“One of the biggest criticisms [of the intelligence community] during the Gulf War was the lack of broad-area [photographic] coverage--the military wanted to be able to look at all of Iraq at the same time,” said one source. “This is an attempt to deal with that concern for broader coverage by the military and to do it by modifying an existing system without having to develop an all-new satellite.”
Creation of the 8X was one of the recommendations made by a panel set up by former Director of Central Intelligence Robert M. Gates in 1992 to study the nation’s future spy satellite needs, sources said. Its development marks a turnaround in the fortunes of the spy satellite program.
Until only two years ago, the program appeared headed for major reductions as Congress made budget plans at the close of the Cold War. Congress, however, has voted only for modest cuts.
While the House Intelligence Committee has warned that “ever rising program costs no longer can be tolerated,” the CIA has not endured the sharp cutbacks made to the military services. The House has voted to cut just 1% from the spy satellite programs this year.
Development of the new satellites comes at a time when the secret agency that contracts for them, the National Reconnaissance Office, is under fire for hoarding more than $1 billion in unspent cash, and for maintaining a bloated budget.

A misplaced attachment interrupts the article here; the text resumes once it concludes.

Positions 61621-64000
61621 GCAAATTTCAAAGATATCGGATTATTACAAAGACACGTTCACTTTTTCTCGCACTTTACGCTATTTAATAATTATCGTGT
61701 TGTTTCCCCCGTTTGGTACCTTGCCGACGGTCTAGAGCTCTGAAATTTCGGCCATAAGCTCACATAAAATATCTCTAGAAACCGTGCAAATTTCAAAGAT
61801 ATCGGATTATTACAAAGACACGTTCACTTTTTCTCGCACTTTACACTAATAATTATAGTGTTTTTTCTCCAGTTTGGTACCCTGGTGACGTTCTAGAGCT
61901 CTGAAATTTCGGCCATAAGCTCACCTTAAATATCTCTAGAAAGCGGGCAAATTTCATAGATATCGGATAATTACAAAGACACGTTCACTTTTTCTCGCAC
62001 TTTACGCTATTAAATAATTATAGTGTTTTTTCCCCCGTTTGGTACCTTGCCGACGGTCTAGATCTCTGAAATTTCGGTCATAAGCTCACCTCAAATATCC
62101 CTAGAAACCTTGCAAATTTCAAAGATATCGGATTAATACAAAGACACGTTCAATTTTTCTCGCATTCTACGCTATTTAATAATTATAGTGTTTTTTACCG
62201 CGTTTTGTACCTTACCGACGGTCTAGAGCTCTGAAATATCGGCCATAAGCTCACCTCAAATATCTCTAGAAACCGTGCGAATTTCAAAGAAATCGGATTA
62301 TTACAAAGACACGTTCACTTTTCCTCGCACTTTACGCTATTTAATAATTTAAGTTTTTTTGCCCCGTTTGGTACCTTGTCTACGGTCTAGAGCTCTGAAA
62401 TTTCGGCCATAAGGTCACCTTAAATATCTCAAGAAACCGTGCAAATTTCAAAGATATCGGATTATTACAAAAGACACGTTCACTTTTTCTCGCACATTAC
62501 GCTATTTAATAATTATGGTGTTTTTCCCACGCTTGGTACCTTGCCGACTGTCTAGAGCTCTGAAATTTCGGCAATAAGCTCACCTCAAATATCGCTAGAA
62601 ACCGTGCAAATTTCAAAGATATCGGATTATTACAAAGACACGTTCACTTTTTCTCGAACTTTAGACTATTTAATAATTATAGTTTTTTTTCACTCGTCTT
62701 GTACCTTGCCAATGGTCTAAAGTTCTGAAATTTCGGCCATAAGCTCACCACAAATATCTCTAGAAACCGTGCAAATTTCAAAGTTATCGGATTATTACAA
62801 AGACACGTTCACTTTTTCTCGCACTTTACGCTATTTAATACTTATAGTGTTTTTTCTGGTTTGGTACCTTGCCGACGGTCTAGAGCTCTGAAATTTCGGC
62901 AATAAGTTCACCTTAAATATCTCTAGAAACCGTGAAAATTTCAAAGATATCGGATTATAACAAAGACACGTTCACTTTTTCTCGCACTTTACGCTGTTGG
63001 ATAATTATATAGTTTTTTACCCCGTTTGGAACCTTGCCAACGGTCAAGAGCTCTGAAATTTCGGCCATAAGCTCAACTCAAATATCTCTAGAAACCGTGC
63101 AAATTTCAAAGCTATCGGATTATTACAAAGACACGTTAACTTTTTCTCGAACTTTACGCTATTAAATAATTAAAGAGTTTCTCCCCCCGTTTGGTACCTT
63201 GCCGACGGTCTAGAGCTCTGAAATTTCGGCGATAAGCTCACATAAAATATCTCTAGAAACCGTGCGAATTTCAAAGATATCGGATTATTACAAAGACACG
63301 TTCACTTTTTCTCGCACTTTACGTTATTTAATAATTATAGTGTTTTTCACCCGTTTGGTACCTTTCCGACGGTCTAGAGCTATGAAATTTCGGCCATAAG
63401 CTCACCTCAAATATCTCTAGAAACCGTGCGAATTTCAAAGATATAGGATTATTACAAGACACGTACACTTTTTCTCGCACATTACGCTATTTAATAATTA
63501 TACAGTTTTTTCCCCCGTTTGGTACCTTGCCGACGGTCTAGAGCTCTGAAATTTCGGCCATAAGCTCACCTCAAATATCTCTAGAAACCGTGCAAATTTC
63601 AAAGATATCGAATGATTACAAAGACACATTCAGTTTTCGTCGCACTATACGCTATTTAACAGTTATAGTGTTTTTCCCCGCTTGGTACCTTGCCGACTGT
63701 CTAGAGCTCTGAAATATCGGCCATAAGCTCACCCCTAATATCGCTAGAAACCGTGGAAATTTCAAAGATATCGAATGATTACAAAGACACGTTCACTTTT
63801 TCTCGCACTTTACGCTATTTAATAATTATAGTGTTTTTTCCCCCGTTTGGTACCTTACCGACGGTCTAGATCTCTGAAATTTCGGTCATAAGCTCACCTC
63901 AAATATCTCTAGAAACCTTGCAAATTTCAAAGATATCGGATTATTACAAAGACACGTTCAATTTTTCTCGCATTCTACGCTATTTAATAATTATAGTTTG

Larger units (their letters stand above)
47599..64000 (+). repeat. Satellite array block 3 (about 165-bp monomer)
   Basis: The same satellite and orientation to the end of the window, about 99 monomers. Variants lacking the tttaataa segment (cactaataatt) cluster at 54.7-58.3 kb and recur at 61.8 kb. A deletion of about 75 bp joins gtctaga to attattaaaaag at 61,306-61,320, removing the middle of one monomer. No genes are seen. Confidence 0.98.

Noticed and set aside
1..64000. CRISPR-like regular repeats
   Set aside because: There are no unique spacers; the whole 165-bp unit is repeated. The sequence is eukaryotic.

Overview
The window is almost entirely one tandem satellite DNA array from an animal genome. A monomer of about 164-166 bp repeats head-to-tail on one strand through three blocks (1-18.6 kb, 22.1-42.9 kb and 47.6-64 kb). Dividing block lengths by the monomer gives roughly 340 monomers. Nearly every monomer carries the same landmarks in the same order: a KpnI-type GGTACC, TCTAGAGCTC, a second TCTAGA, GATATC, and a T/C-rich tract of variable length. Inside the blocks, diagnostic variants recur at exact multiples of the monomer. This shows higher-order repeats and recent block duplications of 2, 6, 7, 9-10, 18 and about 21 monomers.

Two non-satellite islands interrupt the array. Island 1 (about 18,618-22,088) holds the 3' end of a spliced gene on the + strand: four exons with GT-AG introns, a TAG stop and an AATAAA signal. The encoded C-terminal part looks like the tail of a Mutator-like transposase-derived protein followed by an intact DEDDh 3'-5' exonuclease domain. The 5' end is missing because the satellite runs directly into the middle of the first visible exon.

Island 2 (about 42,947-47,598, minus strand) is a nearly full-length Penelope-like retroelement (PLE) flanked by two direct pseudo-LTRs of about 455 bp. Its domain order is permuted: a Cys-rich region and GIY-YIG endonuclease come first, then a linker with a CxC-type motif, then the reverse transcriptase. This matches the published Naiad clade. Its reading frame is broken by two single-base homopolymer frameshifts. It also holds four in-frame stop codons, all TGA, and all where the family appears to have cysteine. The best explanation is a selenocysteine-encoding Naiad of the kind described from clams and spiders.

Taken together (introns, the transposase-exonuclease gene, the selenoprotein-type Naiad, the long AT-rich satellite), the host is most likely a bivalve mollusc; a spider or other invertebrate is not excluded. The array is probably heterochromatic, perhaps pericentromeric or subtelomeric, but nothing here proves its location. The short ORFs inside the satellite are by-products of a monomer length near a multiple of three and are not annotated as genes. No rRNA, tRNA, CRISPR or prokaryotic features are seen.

Sources said the 8X program has also been the subject of a bitter budget fight between Congress and the intelligence community. It was a central issue in a long-running battle between former Senate Intelligence Committee Chairman Dennis DeConcini (D-Ariz.), who retired from the Senate last year, and former Director of Central Intelligence R. James Woolsey, who resigned last December.
Woolsey argued that by modifying the current generation of spy satellites into the 8X, the intelligence community could meet the military’s demands.
But DeConcini argued that the 8X was a waste of money, especially when there was a backlog of unused spy satellites in storage. Sources said, for example, that the United States now has as many as four KH-12 satellites going unused because earlier satellites have lasted longer than anticipated.
DeConcini wanted to continue to use the KH-12s until the nation could leapfrog to the next technology--advanced, radar-imaging satellites that could cut through darkness and cloud cover to provide photo-quality radar images. The United States currently has radar-imaging satellites, but new technology now under development will make those radar images much sharper.
While existence of the 8X program is top secret and the spending for it has been approved by Congress as part of the classified intelligence budget, an unusual insight into the program is contained in unclassified bidding documents for the Air Force’s new expendable launch vehicle, which specifies that the new launcher should be capable of putting a massive 45,000-pound payload into low Earth orbit, Pike said.
Other major spy satellite programs are under way as well. Lockheed Martin has also won a radar-imaging satellite contract, apparently for the Navy, while TRW Inc. and Hughes Aircraft Co., both in the South Bay, are working on updates of several “signals-intelligence” satellites, according to an industry official who asked not to be quoted by name. TRW is also the prime contractor for the Pentagon’s Brilliant Eyes early-warning satellite.